As part of justice reform, more than $130 million is being invested in health care services at county jails to help offenders, and another $6.2 million for a Youth Development Academy designed to help young people who have committed serious offenses by giving them more intensive and longer-term care. behavioral health, rehabilitation and skill building services.
County Probation will use $1 million for de-escalation training for its staff, supporting the youth they supervise. The Office of the Public Defender will add $21.8 million and 90 employees.
According to the recommendations of the budget, an Office of Sustainability and Environmental Justice will be funded to the tune of $3.5 million and more than $25 million will be invested to reduce greenhouse gas emissions in unprotected communities. incorporated, including $1 million to support electric vehicle charging stations.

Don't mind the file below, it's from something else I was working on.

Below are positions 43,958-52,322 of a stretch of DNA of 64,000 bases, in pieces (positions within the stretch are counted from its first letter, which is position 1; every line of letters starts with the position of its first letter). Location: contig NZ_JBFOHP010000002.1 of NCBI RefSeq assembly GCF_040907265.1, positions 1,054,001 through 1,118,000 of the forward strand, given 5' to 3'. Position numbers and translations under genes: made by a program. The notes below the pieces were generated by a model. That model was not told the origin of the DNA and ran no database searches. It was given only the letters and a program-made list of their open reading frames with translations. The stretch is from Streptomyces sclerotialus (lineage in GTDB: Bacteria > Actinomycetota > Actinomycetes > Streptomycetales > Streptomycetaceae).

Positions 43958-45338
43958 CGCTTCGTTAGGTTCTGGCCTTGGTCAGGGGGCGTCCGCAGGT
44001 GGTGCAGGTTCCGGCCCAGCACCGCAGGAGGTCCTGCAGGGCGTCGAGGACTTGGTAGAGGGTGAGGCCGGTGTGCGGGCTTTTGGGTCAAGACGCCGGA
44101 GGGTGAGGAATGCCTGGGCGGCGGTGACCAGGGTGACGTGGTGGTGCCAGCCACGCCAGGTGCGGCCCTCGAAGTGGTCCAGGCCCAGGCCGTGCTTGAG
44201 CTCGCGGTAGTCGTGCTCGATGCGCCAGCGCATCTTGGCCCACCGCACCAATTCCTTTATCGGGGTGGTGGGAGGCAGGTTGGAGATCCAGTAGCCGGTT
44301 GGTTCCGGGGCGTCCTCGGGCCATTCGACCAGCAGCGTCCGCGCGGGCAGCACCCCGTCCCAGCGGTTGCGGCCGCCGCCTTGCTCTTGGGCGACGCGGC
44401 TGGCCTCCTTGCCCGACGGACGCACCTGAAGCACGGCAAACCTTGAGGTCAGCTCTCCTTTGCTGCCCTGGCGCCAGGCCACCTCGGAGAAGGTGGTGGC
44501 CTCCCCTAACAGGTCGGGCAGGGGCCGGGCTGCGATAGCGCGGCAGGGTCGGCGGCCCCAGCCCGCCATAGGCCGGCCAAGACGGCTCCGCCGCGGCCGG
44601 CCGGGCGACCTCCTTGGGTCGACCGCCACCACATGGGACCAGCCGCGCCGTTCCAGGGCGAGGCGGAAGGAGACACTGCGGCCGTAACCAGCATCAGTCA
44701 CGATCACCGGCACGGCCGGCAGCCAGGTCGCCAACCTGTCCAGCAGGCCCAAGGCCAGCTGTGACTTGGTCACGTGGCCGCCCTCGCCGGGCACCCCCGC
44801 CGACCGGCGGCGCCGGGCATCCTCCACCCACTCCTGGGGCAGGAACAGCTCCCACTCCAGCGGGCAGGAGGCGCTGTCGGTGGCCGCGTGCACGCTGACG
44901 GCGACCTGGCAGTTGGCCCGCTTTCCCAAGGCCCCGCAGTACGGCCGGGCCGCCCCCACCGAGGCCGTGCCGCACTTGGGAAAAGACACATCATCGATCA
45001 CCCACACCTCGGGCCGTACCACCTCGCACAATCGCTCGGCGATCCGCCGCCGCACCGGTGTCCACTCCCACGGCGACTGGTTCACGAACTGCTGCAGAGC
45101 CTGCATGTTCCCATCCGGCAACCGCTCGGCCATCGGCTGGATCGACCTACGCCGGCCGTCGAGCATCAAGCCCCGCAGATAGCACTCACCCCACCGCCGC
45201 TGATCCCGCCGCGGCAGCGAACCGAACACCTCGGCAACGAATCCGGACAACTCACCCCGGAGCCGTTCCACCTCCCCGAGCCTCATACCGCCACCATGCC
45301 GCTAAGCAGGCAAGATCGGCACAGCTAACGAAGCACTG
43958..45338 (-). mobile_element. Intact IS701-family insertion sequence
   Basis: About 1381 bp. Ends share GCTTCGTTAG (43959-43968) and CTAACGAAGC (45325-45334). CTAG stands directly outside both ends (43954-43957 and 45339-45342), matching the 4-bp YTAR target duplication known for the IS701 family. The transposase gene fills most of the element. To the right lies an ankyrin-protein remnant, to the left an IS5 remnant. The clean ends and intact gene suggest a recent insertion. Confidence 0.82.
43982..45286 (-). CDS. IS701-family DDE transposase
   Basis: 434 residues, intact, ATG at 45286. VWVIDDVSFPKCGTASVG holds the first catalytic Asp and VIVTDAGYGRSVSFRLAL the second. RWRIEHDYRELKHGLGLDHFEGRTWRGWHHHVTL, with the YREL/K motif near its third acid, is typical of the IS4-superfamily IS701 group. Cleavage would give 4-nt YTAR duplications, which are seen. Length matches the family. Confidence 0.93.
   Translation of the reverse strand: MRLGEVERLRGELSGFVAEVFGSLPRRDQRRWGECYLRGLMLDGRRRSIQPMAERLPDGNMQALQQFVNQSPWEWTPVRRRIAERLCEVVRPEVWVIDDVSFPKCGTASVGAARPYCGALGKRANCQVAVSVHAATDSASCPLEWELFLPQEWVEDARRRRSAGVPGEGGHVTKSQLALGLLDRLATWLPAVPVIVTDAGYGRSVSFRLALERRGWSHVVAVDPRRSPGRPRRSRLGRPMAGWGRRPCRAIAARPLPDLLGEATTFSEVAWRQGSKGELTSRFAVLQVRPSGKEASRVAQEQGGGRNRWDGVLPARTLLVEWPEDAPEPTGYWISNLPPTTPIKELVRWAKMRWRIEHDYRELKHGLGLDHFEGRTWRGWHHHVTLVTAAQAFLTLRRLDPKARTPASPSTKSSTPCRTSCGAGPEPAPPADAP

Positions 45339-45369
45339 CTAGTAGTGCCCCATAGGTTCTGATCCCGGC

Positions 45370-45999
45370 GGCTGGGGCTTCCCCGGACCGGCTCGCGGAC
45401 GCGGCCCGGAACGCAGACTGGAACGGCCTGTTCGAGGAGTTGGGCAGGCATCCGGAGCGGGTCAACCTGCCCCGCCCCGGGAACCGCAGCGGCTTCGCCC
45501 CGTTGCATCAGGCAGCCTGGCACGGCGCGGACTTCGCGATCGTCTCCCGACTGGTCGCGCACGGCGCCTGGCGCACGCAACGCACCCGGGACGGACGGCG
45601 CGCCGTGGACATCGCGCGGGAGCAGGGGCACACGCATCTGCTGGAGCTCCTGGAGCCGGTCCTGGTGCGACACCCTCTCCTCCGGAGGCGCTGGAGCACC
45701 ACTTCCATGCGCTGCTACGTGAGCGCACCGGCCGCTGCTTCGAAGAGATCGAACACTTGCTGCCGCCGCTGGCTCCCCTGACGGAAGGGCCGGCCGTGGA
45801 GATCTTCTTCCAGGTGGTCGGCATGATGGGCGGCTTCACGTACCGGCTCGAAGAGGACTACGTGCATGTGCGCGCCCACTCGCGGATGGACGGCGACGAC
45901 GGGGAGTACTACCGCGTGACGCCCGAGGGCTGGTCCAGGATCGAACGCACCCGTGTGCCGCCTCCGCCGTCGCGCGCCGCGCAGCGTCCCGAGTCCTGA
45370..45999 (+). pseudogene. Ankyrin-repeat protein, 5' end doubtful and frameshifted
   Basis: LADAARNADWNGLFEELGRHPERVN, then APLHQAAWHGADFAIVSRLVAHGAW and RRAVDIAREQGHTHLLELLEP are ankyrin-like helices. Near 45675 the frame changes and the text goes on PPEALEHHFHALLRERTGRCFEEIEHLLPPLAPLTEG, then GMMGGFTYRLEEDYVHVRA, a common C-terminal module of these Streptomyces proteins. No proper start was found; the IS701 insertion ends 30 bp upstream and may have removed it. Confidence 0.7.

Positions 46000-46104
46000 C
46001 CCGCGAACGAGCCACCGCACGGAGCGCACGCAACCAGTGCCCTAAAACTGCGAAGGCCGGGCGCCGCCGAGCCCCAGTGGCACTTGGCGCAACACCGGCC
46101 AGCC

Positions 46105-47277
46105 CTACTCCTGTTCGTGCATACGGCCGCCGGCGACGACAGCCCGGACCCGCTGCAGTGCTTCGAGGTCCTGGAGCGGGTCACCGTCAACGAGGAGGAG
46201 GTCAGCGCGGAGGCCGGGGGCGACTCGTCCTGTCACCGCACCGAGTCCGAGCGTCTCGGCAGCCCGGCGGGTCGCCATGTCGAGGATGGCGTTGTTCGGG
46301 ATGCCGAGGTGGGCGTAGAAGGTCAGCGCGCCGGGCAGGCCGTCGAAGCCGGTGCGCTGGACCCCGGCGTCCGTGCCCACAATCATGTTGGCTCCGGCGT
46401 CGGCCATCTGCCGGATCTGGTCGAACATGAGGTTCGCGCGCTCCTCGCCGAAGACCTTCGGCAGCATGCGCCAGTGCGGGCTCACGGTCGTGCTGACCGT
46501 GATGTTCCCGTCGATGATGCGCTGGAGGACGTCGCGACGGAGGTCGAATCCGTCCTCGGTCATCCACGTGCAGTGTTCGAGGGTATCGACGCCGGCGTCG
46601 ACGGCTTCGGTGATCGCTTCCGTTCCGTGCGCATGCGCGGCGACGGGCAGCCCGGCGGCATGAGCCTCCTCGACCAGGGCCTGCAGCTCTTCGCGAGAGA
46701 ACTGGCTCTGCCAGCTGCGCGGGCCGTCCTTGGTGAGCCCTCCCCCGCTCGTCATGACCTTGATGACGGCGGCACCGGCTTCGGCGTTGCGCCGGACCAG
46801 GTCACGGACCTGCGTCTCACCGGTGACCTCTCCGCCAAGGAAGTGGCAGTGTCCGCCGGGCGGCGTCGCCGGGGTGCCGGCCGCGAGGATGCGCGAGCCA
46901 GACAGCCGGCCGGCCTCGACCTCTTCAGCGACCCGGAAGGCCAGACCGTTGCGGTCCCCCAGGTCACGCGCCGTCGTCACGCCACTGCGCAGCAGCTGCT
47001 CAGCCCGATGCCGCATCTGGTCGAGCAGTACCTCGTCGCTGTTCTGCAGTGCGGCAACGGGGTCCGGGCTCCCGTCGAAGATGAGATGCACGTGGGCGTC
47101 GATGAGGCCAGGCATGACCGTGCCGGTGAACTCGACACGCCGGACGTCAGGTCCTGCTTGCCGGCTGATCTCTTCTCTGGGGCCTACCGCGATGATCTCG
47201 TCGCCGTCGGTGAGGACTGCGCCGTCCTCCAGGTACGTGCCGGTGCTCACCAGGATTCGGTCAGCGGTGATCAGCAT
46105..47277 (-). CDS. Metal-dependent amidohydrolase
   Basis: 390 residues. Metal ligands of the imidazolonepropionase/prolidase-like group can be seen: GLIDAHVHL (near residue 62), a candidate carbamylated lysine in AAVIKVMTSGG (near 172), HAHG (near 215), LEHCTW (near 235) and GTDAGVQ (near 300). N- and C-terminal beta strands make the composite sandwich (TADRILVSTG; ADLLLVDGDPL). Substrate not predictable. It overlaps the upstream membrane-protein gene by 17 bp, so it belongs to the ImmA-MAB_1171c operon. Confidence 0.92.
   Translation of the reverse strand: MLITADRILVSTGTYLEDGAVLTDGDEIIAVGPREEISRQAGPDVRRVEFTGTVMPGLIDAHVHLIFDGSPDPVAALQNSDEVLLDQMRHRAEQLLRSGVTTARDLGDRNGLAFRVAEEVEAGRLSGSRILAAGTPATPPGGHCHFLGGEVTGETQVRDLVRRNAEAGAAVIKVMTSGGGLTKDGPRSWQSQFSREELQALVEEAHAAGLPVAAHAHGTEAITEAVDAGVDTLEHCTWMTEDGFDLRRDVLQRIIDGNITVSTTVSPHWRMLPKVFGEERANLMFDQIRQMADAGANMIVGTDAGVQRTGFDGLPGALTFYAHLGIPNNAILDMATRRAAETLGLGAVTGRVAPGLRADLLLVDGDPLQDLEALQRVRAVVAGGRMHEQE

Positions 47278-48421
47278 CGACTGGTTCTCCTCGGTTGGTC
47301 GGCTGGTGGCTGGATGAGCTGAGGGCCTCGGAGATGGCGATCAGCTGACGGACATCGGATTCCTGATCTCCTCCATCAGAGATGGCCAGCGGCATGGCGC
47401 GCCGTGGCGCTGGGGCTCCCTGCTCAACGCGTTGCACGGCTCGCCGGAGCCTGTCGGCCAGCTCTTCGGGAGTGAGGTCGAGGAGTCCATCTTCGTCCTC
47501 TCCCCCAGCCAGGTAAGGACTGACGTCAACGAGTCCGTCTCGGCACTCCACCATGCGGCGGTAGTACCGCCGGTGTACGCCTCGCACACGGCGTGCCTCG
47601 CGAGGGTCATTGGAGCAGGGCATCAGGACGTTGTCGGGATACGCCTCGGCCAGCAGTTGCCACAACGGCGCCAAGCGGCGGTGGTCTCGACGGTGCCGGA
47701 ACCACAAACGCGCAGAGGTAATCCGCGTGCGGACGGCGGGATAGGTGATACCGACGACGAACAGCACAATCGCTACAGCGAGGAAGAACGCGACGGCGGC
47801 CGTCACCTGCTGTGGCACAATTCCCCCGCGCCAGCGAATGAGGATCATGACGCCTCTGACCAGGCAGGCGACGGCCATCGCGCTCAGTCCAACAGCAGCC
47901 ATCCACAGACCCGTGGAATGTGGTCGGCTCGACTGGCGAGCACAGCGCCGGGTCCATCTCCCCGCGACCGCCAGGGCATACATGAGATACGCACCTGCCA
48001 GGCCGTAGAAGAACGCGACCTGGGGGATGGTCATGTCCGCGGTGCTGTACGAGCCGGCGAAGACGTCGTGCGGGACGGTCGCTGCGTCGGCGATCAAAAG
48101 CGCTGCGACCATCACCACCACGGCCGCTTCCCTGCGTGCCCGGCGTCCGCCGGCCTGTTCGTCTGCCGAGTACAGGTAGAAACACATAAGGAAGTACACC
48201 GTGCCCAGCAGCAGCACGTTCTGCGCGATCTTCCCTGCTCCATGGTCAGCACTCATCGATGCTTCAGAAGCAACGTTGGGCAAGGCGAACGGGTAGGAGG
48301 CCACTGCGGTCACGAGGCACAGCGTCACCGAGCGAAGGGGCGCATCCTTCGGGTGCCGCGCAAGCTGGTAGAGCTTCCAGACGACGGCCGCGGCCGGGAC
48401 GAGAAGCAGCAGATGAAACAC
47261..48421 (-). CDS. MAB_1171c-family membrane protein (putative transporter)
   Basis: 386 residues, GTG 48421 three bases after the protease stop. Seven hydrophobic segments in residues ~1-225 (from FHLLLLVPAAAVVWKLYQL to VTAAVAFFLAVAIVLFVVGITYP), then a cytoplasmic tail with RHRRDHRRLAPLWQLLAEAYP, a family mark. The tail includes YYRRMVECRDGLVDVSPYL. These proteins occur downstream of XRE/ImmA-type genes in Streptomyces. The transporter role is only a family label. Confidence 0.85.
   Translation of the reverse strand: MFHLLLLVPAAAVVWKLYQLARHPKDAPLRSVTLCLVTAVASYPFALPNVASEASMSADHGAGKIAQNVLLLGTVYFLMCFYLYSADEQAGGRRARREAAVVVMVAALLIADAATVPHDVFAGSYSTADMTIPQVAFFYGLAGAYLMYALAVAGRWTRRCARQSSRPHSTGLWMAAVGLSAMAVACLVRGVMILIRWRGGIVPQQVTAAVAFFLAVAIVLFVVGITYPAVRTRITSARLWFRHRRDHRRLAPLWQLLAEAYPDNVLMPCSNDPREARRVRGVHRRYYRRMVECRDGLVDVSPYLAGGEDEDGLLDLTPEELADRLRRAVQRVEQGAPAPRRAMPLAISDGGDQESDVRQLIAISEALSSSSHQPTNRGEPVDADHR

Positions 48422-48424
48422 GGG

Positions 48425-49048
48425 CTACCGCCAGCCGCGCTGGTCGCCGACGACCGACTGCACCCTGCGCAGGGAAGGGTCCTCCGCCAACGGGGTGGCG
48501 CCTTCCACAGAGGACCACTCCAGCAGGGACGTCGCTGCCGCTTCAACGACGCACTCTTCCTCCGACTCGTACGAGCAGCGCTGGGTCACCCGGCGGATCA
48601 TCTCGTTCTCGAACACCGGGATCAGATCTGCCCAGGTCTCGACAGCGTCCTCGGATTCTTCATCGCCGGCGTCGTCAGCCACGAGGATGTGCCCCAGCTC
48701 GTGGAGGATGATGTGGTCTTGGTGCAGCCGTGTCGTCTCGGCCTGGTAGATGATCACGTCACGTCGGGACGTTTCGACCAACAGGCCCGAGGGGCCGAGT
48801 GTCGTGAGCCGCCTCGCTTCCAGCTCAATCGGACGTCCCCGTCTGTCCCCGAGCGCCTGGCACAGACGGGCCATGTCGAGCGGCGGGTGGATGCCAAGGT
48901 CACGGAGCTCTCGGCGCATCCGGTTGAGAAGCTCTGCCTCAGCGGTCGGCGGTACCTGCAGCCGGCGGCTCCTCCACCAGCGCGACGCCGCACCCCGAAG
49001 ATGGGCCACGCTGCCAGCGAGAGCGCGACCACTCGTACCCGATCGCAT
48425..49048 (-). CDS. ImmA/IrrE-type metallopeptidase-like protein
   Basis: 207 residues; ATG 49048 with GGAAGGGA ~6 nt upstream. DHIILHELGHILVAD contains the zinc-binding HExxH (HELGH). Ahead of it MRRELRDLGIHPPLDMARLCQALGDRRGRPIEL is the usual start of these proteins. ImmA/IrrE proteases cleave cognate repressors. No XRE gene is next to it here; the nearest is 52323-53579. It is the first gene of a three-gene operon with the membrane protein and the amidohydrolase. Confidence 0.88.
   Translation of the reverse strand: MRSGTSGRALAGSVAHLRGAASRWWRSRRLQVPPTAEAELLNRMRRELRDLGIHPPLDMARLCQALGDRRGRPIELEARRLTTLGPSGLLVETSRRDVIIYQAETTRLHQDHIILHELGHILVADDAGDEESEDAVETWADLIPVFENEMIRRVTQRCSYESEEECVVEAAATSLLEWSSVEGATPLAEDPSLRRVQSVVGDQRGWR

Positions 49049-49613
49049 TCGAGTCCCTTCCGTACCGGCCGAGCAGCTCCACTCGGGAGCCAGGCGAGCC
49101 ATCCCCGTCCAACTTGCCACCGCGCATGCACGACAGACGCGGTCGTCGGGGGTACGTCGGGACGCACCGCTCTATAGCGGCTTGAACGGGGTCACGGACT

Nearly $60 million will be spent on other environmental improvements, including $40 million to address stormwater issues, $16.3 million for the multi-species conservation program and $3.4 million to improve the Tijuana River Valley. More than 3,500 trees meant to trap more than 178,000 pounds of carbon dioxide per year will be planted in the county.
The recommended budget also includes $2.9 million for land for a future public safety facility on Interstate 15 and State Route 76, and $250,000 to begin plans and design for a new fire station. by Jacumba.
Additionally, the San Diego County Fire Protection District is adding $2.2 million to protect communities and reduce wildfire risk in unincorporated areas through vegetation management by roadside and the creation of firebreaks. Public Health Services will add 71 new positions.
Supervisor Nora Vargas was attending a National Counties Association event and was absent from Monday’s hearing.